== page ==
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Happy Marriage Buttons–Live for Something Greater Than Ourselves

Excerpts from online course: How to Increase Love and Happiness


happy marriage button

Suppose there were love and happiness buttons in every brain that were instinctive and a natural part of life. Whenever we pushed them, we felt a surge of pleasure, fulfillment, and happiness. Would you want to know what these buttons are and where to find them? Absolutely. While there may not be buttons, there are some natural conditions within us that respond with pleasure whenever linked to certain types of thoughts and actions. This means that as we grope along in the dimly-lit halls of life, we might accidentally do something and discover a surge of satisfaction. These discoveries can then be used as "Happy Marriage" buttons–pressed, or enacted, when we wish to create more love in marriage and life. When it comes to dealing with common marital or blended family issues, or we simply want to create and feel more love in life, knowing what buttons to push to create more love and happiness can be an invaluable to tool.

Like after eating chocolate for the first time, we want to try it again and again. If we do, we will discover one of these love and happiness “buttons” that can be triggered again and again. In the case of marriage, one of these buttons includes the sexual urgings and love map that make us attractive and determine who we find attractive. Another is the delight in finding someone interesting who seems to like us. Others include the affection, intense attention, and natural satisfaction and stimulation that come with companionship. While these are familiar to most, there is one more that is often overlooked–and one of the more powerful buttons in marriage.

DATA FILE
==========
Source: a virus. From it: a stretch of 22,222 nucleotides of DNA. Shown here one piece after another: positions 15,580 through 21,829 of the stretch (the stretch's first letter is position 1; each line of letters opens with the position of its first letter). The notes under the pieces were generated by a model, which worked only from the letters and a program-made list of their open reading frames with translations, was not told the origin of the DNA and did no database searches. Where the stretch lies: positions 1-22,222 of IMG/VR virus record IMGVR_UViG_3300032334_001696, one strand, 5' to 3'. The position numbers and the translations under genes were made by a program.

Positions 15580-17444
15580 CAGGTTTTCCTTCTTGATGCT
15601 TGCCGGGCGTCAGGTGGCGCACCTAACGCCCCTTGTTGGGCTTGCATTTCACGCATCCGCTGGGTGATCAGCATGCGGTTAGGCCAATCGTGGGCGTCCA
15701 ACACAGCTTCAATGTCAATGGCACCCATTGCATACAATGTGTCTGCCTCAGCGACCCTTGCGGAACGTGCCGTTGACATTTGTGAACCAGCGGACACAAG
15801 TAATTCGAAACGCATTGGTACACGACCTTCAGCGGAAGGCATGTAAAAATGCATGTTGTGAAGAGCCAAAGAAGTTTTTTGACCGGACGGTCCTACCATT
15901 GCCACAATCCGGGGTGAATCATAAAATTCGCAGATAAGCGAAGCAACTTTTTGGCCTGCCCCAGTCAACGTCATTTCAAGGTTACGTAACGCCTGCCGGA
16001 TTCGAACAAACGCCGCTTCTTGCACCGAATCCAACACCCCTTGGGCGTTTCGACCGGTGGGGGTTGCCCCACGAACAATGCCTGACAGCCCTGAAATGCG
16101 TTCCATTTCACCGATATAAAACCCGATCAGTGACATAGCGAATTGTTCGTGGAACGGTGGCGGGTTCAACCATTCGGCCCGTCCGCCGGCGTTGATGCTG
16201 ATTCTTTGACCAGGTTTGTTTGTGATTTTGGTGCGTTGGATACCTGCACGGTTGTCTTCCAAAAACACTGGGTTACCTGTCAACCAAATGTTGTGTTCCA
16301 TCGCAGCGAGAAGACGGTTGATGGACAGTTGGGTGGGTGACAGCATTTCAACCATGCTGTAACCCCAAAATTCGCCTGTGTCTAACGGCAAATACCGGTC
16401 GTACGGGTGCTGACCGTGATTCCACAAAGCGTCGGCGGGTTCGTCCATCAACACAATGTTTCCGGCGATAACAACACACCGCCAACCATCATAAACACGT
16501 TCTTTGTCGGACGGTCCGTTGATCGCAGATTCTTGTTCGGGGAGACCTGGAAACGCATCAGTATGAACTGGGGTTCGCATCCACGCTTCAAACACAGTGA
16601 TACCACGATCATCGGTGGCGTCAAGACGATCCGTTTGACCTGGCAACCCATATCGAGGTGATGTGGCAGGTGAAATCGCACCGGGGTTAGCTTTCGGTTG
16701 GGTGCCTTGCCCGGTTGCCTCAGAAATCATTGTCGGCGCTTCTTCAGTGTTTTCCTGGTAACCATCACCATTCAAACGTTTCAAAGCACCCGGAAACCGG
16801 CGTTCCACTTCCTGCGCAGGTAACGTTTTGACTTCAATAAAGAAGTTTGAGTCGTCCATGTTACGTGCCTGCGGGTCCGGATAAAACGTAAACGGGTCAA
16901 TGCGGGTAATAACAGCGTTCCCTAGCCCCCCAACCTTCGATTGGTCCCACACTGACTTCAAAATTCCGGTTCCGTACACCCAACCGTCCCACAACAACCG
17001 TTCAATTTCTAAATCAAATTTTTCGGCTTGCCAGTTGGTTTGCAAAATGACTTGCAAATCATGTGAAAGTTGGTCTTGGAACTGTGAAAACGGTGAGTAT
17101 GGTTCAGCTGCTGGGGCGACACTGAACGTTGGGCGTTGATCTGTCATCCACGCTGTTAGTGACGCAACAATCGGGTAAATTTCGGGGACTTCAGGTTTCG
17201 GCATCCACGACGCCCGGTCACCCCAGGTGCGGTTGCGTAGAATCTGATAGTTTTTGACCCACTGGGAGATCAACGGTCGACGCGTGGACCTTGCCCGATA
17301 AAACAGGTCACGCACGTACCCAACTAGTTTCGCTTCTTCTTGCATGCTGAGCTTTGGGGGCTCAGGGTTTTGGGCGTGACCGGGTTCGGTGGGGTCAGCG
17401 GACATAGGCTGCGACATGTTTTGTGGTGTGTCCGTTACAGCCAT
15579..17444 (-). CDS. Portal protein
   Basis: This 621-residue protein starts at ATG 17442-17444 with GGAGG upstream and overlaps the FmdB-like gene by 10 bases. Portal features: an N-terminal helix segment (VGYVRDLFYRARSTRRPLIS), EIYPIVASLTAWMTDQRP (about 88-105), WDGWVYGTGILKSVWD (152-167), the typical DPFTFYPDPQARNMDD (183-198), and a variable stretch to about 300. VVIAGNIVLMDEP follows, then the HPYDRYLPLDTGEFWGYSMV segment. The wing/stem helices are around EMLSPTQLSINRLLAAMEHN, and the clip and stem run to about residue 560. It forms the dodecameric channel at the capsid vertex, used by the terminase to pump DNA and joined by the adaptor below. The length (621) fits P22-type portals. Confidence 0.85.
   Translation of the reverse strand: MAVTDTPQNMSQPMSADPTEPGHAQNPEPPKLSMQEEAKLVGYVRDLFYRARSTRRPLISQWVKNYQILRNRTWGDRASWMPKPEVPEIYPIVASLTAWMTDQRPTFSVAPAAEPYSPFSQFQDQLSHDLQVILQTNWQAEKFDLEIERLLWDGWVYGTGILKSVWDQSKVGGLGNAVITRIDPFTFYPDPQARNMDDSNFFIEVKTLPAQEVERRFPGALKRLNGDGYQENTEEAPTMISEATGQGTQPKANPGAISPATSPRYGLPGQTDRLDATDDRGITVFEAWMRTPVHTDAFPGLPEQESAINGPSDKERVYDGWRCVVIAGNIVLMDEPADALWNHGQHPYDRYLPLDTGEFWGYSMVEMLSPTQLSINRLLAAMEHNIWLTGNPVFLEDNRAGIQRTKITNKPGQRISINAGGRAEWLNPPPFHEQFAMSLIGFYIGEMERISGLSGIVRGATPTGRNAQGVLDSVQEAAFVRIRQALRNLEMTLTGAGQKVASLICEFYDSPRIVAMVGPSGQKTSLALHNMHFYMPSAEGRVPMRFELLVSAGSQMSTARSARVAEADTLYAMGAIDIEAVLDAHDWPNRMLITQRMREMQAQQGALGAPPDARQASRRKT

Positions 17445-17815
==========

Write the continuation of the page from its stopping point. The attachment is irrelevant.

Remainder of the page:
We find one of these brain buttons when we discover that living for something greater than ourselves is accompanied by a deep sense of satisfaction that selfishness and self centeredness cannot bring. In a world filled with individualism, where we examine everything in terms of its measure for ourselves alone, many are finding that an intense focus on individual fulfillment limits love and happiness. Rollo May, an American philosopher, wrote about “The New Puritanism,” explaining that in a former time, people had little sex but great passion. Nowadays, many satiate themselves with sex in the pursuit of love, which results in less passion and happiness.

In contrast, those who find the greatest love and fulfillment do so paradoxically by giving of themselves, even sacrificing, for something or some purpose greater than self-fulfillment. The forms this can take are worth real consideration.

It is not necessary to be dramatic or sensational to live for something greater than yourselves. It can simply be a joint commitment to teach and rear your children, serve in church or community programs, care about and respect standards and ideals, and be good neighbors. You do it when you sacrifice for education, care for elderly parents, or offer your talents and abilities to a charitable organization. These can be the happiest times of your lives. You can look back on them as worthwhile experiences rich in feeling.